The moment someone’s heart stops, they’re legally dead. Whether they stay dead or can be quickly revived, depends largely on the immediate medical care and medications they receive. Prior research has shown the most common medication used in cardiac arrest, Epinephrine, is helpful in restarting the heart but it’s uncertain if it’s equally helpful in allowing patients to live in anything other than a persistent vegetative state. While keeping people alive is paramount to doctors, nurses, and first responders, Epinephrine has recently been questioned if there’s no benefit to its’ use in preventing patients who are brain dead.
Epinephrine as a medication in cardiac arrest is so deeply ingrained in medical practice that to establish a prospective randomized trial for hospitalized patients is nearly impossible. This is despite the fact that of the few studies that exist examining out of hospital cardiac arrest patients or in limited retrospective studies, no statistical difference has been found in regards to facilitating improved neurologic function in arresting patients. To date, limited and contradictory research has examined Epinephrine’s use in hospitalized patients suffering cardiac arrest.
Looking at the EICU database, a research co-operative of over 200,000patients in dozens of intensive care units across the county, 2,000 patients were identified to have experienced in hospital cardiac arrest. While 1,200 of those patients received Epinephrine, 800 did not, and of the original 2,000, 600 in total survived or which 300 were discharged neurologically in-tact. If these patients received Epinephrine, the overwhelming majority received only one dose. Within these patients, information regarding age, race, admission diagnosis, length of stay in hospital, and other medical and demographic information can be obtained.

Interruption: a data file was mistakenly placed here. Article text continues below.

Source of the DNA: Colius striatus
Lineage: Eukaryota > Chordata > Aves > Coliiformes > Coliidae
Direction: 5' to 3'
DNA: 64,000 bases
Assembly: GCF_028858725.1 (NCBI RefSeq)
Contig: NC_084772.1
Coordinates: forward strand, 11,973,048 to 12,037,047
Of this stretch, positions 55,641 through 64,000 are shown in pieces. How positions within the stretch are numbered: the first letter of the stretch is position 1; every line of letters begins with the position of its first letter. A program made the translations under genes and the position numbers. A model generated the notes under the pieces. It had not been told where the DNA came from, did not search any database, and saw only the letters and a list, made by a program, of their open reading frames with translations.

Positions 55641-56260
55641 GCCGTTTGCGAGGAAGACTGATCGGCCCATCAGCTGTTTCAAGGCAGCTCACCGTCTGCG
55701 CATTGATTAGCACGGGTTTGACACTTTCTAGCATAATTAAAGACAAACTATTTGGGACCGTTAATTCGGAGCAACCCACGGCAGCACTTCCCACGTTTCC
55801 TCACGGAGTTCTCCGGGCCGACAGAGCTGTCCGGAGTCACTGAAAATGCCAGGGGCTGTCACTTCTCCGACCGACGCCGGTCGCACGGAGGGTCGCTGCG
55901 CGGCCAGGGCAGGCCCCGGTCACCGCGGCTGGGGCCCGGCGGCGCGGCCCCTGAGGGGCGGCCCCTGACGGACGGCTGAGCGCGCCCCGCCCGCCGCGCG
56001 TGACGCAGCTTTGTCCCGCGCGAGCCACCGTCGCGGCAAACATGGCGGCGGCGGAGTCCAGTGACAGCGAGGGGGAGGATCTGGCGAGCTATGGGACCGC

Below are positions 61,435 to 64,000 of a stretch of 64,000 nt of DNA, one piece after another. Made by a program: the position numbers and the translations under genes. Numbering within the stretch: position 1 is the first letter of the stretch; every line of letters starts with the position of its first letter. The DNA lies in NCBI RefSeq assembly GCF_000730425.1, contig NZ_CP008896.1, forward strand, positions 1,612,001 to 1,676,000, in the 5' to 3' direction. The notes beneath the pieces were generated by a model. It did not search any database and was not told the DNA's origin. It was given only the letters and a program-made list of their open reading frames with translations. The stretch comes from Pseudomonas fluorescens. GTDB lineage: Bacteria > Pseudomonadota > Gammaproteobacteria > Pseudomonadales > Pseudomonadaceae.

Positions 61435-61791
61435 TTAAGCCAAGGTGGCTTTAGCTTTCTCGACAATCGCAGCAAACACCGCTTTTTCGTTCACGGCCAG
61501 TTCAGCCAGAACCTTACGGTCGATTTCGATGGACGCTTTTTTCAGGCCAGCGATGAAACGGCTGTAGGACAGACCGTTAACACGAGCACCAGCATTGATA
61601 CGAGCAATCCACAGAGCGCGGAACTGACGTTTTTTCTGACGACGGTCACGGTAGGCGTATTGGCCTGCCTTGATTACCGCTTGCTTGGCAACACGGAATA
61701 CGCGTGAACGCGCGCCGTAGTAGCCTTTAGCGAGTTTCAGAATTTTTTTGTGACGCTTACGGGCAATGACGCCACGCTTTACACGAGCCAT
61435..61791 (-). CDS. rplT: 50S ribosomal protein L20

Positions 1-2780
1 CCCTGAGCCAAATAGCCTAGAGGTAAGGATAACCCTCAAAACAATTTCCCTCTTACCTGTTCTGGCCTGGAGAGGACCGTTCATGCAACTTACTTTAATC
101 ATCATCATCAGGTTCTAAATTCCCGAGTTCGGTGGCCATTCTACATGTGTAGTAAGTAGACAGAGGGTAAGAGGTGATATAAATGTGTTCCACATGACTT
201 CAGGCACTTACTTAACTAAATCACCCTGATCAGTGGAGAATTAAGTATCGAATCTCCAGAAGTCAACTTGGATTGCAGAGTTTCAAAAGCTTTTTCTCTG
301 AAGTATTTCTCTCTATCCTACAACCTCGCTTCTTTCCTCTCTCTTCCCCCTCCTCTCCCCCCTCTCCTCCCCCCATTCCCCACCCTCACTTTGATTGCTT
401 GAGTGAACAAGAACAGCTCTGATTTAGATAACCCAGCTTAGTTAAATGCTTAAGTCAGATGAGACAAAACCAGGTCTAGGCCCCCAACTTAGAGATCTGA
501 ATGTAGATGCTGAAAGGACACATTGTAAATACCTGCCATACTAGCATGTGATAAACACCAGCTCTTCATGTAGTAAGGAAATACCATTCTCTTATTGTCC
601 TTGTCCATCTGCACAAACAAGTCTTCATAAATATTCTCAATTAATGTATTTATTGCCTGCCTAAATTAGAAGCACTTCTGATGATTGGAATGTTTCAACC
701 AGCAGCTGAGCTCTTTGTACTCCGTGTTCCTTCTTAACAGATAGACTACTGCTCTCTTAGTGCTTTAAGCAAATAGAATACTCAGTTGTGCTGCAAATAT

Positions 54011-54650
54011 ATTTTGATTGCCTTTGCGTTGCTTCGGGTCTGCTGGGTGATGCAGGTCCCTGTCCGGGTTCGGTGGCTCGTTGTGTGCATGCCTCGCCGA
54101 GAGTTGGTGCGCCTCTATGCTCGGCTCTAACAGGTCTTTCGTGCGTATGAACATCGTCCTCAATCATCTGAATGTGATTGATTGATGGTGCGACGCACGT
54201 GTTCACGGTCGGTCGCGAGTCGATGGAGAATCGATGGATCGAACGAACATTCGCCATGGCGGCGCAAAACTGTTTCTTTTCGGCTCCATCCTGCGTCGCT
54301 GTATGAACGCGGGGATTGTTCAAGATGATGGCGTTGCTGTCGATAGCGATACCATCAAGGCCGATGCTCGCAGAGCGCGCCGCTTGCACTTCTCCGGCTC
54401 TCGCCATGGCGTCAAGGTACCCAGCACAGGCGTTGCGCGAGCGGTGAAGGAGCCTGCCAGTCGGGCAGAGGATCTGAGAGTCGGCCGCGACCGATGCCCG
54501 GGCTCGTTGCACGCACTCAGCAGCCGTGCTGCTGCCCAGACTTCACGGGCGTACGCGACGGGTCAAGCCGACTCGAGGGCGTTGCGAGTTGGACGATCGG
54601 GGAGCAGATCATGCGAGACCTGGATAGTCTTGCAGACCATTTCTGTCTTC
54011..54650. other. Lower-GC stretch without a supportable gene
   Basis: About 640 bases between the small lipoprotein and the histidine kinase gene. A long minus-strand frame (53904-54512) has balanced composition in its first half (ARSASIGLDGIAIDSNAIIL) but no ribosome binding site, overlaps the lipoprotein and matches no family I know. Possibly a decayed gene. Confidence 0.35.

In evaluating the use of Epinephrine, outcome measures can be studied in two ways, death and neurologic status for those that did not die. Starting with a principal component analysis, the overwhelming variable of importance in both measures was simply whether a patient received any amount of Epinephrine. As mentioned, the overwhelming number of patients who received Epinephrine (roughly 1,200) received only one dose.
Starting with PCA analysis, the most prominent feature in determining if patients lived or died was whether they received any amount or epinephrine. This was true as well for whether patient survived ICU stays neurologically in tact. In fact, of all features examined, surprisingly age, admitting diagnosis, ethnicity, were all insignificance in determining or modeling these outcomes. By this dataset, the only real thing that mattered was whether patients received epinephrine. When these factors are taken into consideration, logistic regressions yield the best but still poor results. While Rsquare values are low, there are still statistically significant odds ratios which can be used to produce a number needed to treat, both suggesting that only approximately 3 patient need to receive epinephrine to both survive their ICU stay and to do so neurologically in tact. While this is encouraging in justifying the current standard of care practices, what is really suggests is the need for a prospective randomized control trial in the future to further discern which dose of epinephrine, if any, may be helpful in these patients.
By: Jim Saunders MD